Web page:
Hardly surprisingly, he didn’t shine.
It remains to be seen whether he will get another chance. If not, he could count himself desperately unlucky that his only Test was possibly the most joyless one in England’s history.
LORD LUCAN FACTOR: 3

 

CHRIS WRIGHT
Fit again and - sorry, it’s a cliche, but I can’t help it, it just has to be deployed here, there’s no other way to put it - champing at the bit after recovering from his stress-fracture, Wright has genuine England ambitions. His form in 2012, when he bowled with great pace and hostility as Warwickshire won the title, earned him elevation to the England Performance Programme and Lions team.
 Injury wrecked his 2013 season but if Wright gets back to where he was in 2012, he won’t be far away from the national side.
LORD LUCAN FACTOR: 3

 

VARUN CHOPRA
After scoring 1,000 championship runs for three successive seasons, Chopra has become a Lions regular but a Test call has eluded him. It doesn’t help that England’s captain is an opener, halving the vacancies in that role. It’s hard to see why Michael Carberry slipped above him in the pecking order, though Sam Robson may have done so now after his productive Lions tour in Sri Lanka.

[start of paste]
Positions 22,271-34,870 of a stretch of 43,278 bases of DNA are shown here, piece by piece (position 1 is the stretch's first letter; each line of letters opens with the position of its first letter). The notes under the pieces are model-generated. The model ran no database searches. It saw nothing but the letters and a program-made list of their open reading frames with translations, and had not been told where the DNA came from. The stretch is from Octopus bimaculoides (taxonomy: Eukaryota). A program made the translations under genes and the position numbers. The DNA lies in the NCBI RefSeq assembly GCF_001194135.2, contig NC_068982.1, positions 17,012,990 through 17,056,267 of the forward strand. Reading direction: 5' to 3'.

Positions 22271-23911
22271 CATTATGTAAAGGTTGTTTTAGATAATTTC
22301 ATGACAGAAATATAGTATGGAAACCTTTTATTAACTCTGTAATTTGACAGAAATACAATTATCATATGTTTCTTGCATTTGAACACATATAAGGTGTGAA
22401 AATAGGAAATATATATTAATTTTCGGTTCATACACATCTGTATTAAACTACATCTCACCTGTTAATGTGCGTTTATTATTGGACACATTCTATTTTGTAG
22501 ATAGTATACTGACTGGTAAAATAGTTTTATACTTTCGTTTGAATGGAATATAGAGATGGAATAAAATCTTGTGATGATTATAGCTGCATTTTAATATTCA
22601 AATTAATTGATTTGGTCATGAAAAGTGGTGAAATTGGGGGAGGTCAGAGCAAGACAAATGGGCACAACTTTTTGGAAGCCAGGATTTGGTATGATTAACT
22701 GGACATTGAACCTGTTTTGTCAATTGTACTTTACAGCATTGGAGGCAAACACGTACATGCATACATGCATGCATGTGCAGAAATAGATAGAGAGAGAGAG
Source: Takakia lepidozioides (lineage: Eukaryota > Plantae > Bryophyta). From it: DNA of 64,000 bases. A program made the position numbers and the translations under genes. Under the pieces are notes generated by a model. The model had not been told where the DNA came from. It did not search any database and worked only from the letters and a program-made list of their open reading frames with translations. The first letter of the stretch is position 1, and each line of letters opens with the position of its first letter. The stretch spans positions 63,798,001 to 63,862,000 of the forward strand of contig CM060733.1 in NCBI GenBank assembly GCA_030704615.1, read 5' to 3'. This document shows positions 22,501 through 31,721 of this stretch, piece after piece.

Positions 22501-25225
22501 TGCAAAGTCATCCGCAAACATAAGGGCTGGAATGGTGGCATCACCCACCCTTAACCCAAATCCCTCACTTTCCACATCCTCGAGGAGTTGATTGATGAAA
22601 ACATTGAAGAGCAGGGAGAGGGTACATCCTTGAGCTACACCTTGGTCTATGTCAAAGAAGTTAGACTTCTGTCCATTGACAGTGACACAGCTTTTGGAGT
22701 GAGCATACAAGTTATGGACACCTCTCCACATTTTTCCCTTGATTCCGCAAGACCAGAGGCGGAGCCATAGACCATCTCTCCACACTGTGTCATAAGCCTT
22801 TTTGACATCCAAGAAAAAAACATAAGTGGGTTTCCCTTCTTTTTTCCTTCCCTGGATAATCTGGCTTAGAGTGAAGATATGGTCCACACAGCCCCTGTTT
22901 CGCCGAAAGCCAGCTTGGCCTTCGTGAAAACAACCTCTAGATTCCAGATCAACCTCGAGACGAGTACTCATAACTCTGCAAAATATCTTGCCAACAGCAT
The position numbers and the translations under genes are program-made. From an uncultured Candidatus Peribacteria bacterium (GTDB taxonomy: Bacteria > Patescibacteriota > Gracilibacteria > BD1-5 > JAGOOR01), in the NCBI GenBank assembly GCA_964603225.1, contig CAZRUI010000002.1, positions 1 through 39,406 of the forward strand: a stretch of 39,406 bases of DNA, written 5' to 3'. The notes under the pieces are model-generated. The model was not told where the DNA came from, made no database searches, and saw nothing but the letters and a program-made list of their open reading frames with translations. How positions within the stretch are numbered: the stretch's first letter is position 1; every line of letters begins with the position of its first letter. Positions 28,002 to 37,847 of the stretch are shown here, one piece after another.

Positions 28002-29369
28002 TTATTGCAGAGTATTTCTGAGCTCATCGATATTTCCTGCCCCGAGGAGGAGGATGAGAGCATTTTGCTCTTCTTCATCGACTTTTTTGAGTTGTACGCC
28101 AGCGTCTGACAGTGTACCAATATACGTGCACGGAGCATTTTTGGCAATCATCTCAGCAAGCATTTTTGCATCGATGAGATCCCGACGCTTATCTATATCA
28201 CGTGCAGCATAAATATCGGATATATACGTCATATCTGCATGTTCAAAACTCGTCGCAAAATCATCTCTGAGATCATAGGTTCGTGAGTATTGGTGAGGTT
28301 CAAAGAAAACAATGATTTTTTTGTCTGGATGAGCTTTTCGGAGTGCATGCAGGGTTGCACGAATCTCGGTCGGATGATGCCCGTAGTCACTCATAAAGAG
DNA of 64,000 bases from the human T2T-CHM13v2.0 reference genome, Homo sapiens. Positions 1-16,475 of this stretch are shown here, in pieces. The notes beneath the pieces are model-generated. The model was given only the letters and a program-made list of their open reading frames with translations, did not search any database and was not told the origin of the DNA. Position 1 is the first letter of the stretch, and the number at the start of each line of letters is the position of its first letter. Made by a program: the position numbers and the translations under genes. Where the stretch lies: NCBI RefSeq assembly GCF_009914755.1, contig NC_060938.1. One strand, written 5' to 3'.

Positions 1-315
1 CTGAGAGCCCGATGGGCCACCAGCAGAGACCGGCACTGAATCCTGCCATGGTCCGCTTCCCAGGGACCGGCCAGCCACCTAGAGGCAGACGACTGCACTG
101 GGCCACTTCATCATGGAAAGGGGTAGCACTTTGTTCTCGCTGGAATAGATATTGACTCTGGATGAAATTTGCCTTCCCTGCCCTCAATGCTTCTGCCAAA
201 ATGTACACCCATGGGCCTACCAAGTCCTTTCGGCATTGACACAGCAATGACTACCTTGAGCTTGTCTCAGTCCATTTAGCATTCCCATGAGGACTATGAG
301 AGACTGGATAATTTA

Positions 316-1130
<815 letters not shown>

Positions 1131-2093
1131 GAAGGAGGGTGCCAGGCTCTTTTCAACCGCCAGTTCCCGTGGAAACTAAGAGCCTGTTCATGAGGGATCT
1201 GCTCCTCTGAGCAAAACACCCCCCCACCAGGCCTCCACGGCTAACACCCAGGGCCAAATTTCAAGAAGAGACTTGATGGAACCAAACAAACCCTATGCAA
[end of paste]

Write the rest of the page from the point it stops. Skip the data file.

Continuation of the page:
The selectors evidently have a doubt about Chopra - perhaps that it can be feast or famine for the 26-year-old. He plays long, match-shaping innings but can be vulnerable right at the start.
LORD LUCAN FACTOR: 3

 

KEITH BARKER
A case could be made for every one of Warwickshire’s senior seamers getting the nod for England. If Barker stays fit, I think he’ll play Test cricket in 2014.
Just as his route into professional cricket (via Blackburn Rovers and Northwich Victoria) was different, so is his offering on the field. Barker’s fast left-arm swing has dismissed and rattled the best - Ricky Ponting and Marcus Trescothick, to name but two. His batting can be under-rated but he has scored three first-class centuries in the way to an average of 28.18.
 Has the temperament - laid-back but steely - to deal with the step up if it comes. Watch this space.